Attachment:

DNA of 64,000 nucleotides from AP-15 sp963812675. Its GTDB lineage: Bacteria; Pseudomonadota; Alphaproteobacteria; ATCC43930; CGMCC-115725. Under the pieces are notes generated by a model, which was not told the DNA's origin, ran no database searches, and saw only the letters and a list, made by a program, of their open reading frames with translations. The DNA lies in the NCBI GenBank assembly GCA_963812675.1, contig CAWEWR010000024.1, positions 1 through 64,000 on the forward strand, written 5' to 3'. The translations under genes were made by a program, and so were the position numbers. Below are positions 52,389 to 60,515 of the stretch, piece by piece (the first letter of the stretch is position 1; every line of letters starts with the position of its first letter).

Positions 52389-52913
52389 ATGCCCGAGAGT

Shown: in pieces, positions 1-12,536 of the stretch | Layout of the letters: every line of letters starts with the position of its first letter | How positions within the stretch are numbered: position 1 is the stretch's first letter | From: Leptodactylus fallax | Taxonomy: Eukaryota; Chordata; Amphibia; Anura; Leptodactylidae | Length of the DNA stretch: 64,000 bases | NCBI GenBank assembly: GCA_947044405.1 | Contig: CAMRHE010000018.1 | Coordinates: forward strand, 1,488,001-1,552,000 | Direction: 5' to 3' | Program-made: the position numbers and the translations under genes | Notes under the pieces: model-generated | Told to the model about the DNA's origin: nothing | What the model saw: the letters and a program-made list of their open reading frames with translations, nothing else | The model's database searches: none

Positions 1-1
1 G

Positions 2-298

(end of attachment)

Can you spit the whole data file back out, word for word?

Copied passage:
DNA of 64,000 nucleotides from AP-15 sp963812675. Its GTDB lineage: Bacteria; Pseudomonadota; Alphaproteobacteria; ATCC43930; CGMCC-115725. Under the pieces are notes generated by a model, which was not told the DNA's origin, ran no database searches, and saw only the letters and a list, made by a program, of their open reading frames with translations. The DNA lies in the NCBI GenBank assembly GCA_963812675.1, contig CAWEWR010000024.1, positions 1 through 64,000 on the forward strand, written 5' to 3'. The translations under genes were made by a program, and so were the position numbers. Below are positions 52,389 to 60,515 of the stretch, piece by piece (the first letter of the stretch is position 1; every line of letters starts with the position of its first letter).

Positions 52389-52913
52389 ATGCCCGAGAGT

Shown: in pieces, positions 1-12,536 of the stretch | Layout of the letters: every line of letters starts with the position of its first letter | How positions within the stretch are numbered: position 1 is the stretch's first letter | From: Leptodactylus fallax | Taxonomy: Eukaryota; Chordata; Amphibia; Anura; Leptodactylidae | Length of the DNA stretch: 64,000 bases | NCBI GenBank assembly: GCA_947044405.1 | Contig: CAMRHE010000018.1 | Coordinates: forward strand, 1,488,001-1,552,000 | Direction: 5' to 3' | Program-made: the position numbers and the translations under genes | Notes under the pieces: model-generated | Told to the model about the DNA's origin: nothing | What the model saw: the letters and a program-made list of their open reading frames with translations, nothing else | The model's database searches: none

Positions 1-1
1 G

Positions 2-298